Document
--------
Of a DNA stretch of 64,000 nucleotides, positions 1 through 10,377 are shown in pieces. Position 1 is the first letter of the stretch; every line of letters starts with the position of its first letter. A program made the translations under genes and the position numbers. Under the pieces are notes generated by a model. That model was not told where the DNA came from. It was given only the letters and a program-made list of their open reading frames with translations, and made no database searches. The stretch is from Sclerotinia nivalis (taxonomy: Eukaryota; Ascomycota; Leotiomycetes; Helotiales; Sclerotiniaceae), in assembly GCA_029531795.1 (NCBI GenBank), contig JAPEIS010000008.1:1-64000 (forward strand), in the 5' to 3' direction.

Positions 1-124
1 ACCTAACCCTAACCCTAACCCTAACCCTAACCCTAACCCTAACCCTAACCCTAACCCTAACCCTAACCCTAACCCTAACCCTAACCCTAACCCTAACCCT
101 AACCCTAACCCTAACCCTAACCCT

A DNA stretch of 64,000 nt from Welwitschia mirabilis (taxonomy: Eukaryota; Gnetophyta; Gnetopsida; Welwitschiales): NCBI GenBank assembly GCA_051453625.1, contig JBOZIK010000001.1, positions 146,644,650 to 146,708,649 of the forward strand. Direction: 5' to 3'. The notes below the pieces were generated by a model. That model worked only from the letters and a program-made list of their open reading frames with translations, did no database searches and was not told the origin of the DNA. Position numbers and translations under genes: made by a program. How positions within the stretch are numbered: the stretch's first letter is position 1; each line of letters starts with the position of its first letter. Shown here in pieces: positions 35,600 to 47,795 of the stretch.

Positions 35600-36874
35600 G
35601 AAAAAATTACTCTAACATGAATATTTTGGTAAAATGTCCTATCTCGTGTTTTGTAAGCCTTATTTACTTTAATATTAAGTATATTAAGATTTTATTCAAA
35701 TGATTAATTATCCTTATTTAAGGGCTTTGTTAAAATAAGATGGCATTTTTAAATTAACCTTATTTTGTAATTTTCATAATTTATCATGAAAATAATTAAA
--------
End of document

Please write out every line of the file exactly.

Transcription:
Of a DNA stretch of 64,000 nucleotides, positions 1 through 10,377 are shown in pieces. Position 1 is the first letter of the stretch; every line of letters starts with the position of its first letter. A program made the translations under genes and the position numbers. Under the pieces are notes generated by a model. That model was not told where the DNA came from. It was given only the letters and a program-made list of their open reading frames with translations, and made no database searches. The stretch is from Sclerotinia nivalis (taxonomy: Eukaryota; Ascomycota; Leotiomycetes; Helotiales; Sclerotiniaceae), in assembly GCA_029531795.1 (NCBI GenBank), contig JAPEIS010000008.1:1-64000 (forward strand), in the 5' to 3' direction.

Positions 1-124
1 ACCTAACCCTAACCCTAACCCTAACCCTAACCCTAACCCTAACCCTAACCCTAACCCTAACCCTAACCCTAACCCTAACCCTAACCCTAACCCTAACCCT
101 AACCCTAACCCTAACCCTAACCCT

A DNA stretch of 64,000 nt from Welwitschia mirabilis (taxonomy: Eukaryota; Gnetophyta; Gnetopsida; Welwitschiales): NCBI GenBank assembly GCA_051453625.1, contig JBOZIK010000001.1, positions 146,644,650 to 146,708,649 of the forward strand. Direction: 5' to 3'. The notes below the pieces were generated by a model. That model worked only from the letters and a program-made list of their open reading frames with translations, did no database searches and was not told the origin of the DNA. Position numbers and translations under genes: made by a program. How positions within the stretch are numbered: the stretch's first letter is position 1; each line of letters starts with the position of its first letter. Shown here in pieces: positions 35,600 to 47,795 of the stretch.

Positions 35600-36874
35600 G
35601 AAAAAATTACTCTAACATGAATATTTTGGTAAAATGTCCTATCTCGTGTTTTGTAAGCCTTATTTACTTTAATATTAAGTATATTAAGATTTTATTCAAA
35701 TGATTAATTATCCTTATTTAAGGGCTTTGTTAAAATAAGATGGCATTTTTAAATTAACCTTATTTTGTAATTTTCATAATTTATCATGAAAATAATTAAA